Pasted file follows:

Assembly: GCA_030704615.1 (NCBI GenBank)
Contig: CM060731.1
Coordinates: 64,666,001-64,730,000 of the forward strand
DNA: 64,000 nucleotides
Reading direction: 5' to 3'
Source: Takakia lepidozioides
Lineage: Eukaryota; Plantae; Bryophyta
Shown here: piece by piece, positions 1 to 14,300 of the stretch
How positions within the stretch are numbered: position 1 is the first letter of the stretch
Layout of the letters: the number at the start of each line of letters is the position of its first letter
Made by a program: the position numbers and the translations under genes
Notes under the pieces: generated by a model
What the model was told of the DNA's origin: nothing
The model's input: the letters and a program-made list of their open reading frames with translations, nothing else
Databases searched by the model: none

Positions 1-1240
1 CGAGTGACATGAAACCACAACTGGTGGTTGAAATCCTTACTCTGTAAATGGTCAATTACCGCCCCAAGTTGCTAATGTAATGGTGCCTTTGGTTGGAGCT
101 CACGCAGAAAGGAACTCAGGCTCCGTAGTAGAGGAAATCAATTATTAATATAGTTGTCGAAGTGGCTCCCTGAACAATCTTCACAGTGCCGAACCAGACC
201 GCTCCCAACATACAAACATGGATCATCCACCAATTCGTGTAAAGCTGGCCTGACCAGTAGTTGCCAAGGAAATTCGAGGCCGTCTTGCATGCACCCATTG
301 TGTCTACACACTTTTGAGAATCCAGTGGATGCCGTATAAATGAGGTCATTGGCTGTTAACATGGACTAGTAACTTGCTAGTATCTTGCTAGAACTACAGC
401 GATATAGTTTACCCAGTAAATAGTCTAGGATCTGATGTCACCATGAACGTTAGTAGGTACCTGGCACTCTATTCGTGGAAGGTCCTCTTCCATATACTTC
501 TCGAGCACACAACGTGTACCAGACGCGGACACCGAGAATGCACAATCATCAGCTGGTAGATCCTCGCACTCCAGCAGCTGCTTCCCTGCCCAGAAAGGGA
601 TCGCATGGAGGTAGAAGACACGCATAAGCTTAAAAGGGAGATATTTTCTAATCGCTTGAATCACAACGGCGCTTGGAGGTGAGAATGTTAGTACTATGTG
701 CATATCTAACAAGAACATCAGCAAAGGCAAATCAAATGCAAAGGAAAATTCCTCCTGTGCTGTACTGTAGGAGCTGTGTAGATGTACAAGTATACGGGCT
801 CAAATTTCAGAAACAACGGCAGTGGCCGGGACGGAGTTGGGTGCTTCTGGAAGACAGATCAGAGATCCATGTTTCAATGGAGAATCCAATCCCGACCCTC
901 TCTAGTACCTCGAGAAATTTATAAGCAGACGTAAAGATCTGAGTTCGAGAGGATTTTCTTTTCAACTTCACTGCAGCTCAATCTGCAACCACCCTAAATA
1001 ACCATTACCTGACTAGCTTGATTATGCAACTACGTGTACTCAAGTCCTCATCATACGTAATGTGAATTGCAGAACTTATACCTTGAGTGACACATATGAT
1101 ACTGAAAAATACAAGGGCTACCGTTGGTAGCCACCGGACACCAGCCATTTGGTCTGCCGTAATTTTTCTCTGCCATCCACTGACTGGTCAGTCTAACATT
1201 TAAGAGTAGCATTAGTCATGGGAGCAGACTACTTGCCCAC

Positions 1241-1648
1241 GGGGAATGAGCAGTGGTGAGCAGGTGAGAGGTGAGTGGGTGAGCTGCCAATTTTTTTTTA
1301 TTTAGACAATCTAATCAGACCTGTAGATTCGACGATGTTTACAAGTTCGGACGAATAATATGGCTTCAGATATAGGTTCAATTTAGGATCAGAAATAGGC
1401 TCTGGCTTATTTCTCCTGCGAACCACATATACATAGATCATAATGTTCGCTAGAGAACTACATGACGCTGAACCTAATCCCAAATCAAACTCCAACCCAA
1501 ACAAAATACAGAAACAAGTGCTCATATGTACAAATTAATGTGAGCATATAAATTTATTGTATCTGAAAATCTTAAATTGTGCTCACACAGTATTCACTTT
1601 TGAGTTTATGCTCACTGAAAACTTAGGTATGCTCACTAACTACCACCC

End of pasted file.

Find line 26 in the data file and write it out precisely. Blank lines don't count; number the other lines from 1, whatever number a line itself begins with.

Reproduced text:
901 TCTAGTACCTCGAGAAATTTATAAGCAGACGTAAAGATCTGAGTTCGAGAGGATTTTCTTTTCAACTTCACTGCAGCTCAATCTGCAACCACCCTAAATA